Walcott on education and the Black and Brown community
STEPHON JOHNSON and CURTIS SIMMONS | 5/25/2011, 9:24 a.m.
Walcott wants the city to partner more with communities of color to help reduce the gap. "I think part of what we're doing from a government perspective, as well as working with the community, is making sure that we have universal pre-K programs available to our students," said Walcott. He also mentioned the DOE programs ARIS and ARIS Parent Link, where parents can find information regarding their child's attendance record, assessments, state test results, report card grades, unofficial transcripts, high school graduation requirements and activities they can do at home to improve their child's academic achievement.
And while Walcott does acknowledge the city government's role in reducing educational gaps, he put even more responsibility on the community. "I think that's not just a government responsibility, but a community responsibility."
The DOE's most recent numbers (from the year 2009) are in no way inspiring for Blacks and Latinos. The graduation rate from New York City schools for Blacks is 57.8 percent, with a 12 percent dropout rate. Hispanic students had a 55.9 percent graduation rate and a 15 percent dropout rate. Conversely, for whites, the numbers were 76.5 percent and 8.4 percent respectively, and for Asians, the rates were 80.1 percent and 5.9 percent. And even these less than satisfactory numbers are being questioned by State Comptroller Thomas DiNapoli.
In a recent audit, DiNapoli identified what he thought were discrepancies in the dropout rates reported for the DOE from 2004 to 2008. According to DiNapoli's auditors, for the 2004 through 2008 school years, the dropout rate may have been as high as 16.5 percent. The DOE's numbers for the same period were 13 percent. As a result, the audit claims that the graduation rate may have been 62.9 percent, instead of the reported 65.5 percent, for all students.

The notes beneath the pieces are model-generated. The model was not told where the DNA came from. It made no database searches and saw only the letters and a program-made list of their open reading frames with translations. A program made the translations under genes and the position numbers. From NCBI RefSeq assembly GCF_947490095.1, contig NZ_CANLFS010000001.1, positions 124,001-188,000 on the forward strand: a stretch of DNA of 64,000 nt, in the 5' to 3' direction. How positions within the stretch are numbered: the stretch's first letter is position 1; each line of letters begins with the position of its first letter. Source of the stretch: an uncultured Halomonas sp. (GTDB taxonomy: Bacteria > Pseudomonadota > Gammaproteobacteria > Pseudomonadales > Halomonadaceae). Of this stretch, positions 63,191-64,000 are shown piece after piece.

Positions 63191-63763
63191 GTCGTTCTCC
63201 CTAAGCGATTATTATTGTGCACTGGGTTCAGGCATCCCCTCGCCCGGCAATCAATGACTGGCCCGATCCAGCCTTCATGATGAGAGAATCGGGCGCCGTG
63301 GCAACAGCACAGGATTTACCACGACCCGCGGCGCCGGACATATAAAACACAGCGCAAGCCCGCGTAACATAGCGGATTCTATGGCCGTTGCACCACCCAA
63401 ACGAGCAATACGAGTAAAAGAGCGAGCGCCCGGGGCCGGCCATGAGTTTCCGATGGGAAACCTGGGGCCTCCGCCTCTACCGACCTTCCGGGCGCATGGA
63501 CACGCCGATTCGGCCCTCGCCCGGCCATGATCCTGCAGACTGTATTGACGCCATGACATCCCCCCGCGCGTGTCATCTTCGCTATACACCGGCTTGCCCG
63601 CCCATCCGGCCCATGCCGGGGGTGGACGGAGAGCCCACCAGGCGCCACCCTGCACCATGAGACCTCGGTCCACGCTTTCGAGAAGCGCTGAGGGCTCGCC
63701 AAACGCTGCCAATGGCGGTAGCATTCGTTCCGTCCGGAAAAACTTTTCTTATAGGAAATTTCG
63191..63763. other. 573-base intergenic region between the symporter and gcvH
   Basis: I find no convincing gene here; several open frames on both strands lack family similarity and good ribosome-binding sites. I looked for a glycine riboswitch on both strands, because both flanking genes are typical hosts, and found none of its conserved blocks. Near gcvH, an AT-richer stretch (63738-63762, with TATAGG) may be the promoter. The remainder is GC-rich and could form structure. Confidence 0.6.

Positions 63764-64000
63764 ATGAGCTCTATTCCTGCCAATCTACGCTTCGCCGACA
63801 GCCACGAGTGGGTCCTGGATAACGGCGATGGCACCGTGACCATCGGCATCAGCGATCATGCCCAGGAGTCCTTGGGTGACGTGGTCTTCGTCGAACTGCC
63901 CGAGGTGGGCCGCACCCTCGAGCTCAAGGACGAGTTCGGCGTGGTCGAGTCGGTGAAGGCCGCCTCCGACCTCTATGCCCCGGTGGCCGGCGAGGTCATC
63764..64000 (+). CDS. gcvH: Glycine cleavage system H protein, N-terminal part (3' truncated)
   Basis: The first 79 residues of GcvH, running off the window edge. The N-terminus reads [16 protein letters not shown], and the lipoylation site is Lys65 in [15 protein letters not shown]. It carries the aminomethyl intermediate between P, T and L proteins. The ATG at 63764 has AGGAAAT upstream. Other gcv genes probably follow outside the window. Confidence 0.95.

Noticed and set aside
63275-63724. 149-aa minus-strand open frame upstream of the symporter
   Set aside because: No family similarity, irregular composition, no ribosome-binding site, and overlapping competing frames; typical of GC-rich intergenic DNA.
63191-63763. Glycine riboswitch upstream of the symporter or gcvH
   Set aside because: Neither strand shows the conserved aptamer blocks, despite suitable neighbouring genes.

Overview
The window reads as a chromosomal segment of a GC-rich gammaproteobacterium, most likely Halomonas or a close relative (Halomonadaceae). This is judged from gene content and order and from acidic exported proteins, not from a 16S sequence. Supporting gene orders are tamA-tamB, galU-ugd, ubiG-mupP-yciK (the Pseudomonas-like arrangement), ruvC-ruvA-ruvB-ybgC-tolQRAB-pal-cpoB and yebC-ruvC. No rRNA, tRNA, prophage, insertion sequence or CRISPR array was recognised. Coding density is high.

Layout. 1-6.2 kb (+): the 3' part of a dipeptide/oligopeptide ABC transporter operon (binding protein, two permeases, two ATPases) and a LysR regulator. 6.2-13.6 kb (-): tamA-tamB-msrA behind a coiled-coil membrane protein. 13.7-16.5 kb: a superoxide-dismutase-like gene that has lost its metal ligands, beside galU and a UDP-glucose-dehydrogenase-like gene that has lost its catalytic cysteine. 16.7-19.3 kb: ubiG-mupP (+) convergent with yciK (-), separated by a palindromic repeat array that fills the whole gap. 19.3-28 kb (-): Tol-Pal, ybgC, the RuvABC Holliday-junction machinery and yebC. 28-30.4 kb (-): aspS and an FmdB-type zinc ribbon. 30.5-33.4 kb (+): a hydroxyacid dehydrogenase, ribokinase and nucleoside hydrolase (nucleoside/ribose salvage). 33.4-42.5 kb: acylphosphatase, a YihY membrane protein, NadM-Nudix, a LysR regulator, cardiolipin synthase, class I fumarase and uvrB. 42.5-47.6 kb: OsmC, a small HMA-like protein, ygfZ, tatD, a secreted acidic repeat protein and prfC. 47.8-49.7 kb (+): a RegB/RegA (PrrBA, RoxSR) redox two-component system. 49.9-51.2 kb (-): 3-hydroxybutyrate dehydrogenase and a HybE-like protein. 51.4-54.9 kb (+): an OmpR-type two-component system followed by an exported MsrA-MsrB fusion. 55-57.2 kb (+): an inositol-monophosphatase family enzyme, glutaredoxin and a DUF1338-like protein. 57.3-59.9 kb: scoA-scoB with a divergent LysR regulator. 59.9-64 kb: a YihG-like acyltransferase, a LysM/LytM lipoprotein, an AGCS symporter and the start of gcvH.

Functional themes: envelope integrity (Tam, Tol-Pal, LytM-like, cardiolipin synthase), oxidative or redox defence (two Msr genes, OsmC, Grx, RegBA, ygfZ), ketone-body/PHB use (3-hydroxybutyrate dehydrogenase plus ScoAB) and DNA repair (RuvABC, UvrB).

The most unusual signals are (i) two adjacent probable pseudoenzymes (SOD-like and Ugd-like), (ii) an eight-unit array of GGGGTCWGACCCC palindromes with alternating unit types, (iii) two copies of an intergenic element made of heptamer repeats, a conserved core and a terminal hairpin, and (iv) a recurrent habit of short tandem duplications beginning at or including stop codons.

Student achievement, graduation gaps and access to the best city schools are just at the forefront of the issues of concern for Blacks and Latinos. These two groups often share communities and schools, and are looking for the same type of opportunities afforded white and Asian students throughout the city.
However, the education system is further complicated by the fact that the Bloomberg administration is also talking about laying off teachers as well.
And as is often the case, it won't be the Stuyvesants or Bronx Sciences that are most likely to see the worst cuts, but the schools servicing Black and Brown students. The teachers union sees this as an attack on them. Walcott claims that the administration is not attacking teachers, but is trying to do what is best for the children of New York City.
"It's not an attack on unions, but at the same time, it's an issue where we want the best teacher in the class teaching our children," said Walcott, making a statement that for many would seem to be him simply parroting the administration's party line.
And so we will have to wait and see how well Walcott does as schools chancellor. For some there is no downside--he could do no worse than Black--but to many his nine years as a deputy mayor to Bloomberg were a deep disappointment. And as one observer said, "This helps to rescue his reputation as a do-nothing."